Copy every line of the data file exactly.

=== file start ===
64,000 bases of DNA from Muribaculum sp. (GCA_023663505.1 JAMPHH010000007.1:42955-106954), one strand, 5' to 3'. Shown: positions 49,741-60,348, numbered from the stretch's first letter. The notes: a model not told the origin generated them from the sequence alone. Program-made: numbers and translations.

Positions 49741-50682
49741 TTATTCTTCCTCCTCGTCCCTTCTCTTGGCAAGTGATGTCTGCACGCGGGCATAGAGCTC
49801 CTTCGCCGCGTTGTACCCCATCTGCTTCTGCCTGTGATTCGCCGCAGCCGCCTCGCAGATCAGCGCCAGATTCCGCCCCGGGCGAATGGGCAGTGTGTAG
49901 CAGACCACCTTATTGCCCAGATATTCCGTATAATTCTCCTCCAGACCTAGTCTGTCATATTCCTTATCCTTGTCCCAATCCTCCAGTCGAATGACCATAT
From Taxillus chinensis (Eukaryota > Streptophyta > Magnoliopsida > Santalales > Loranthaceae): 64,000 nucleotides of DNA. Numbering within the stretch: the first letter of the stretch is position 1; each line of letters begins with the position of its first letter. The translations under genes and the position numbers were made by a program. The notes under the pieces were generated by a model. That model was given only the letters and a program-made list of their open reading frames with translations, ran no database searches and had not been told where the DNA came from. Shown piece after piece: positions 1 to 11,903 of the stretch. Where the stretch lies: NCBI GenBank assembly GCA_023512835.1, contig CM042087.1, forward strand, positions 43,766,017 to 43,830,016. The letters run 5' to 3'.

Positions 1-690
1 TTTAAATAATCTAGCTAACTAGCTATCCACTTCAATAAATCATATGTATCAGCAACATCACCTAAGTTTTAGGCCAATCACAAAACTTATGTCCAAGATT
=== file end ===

64,000 bases of DNA from Muribaculum sp. (GCA_023663505.1 JAMPHH010000007.1:42955-106954), one strand, 5' to 3'. Shown: positions 49,741-60,348, numbered from the stretch's first letter. The notes: a model not told the origin generated them from the sequence alone. Program-made: numbers and translations.

Positions 49741-50682
49741 TTATTCTTCCTCCTCGTCCCTTCTCTTGGCAAGTGATGTCTGCACGCGGGCATAGAGCTC
49801 CTTCGCCGCGTTGTACCCCATCTGCTTCTGCCTGTGATTCGCCGCAGCCGCCTCGCAGATCAGCGCCAGATTCCGCCCCGGGCGAATGGGCAGTGTGTAG
49901 CAGACCACCTTATTGCCCAGATATTCCGTATAATTCTCCTCCAGACCTAGTCTGTCATATTCCTTATCCTTGTCCCAATCCTCCAGTCGAATGACCATAT
From Taxillus chinensis (Eukaryota > Streptophyta > Magnoliopsida > Santalales > Loranthaceae): 64,000 nucleotides of DNA. Numbering within the stretch: the first letter of the stretch is position 1; each line of letters begins with the position of its first letter. The translations under genes and the position numbers were made by a program. The notes under the pieces were generated by a model. That model was given only the letters and a program-made list of their open reading frames with translations, ran no database searches and had not been told where the DNA came from. Shown piece after piece: positions 1 to 11,903 of the stretch. Where the stretch lies: NCBI GenBank assembly GCA_023512835.1, contig CM042087.1, forward strand, positions 43,766,017 to 43,830,016. The letters run 5' to 3'.

Positions 1-690
1 TTTAAATAATCTAGCTAACTAGCTATCCACTTCAATAAATCATATGTATCAGCAACATCACCTAAGTTTTAGGCCAATCACAAAACTTATGTCCAAGATT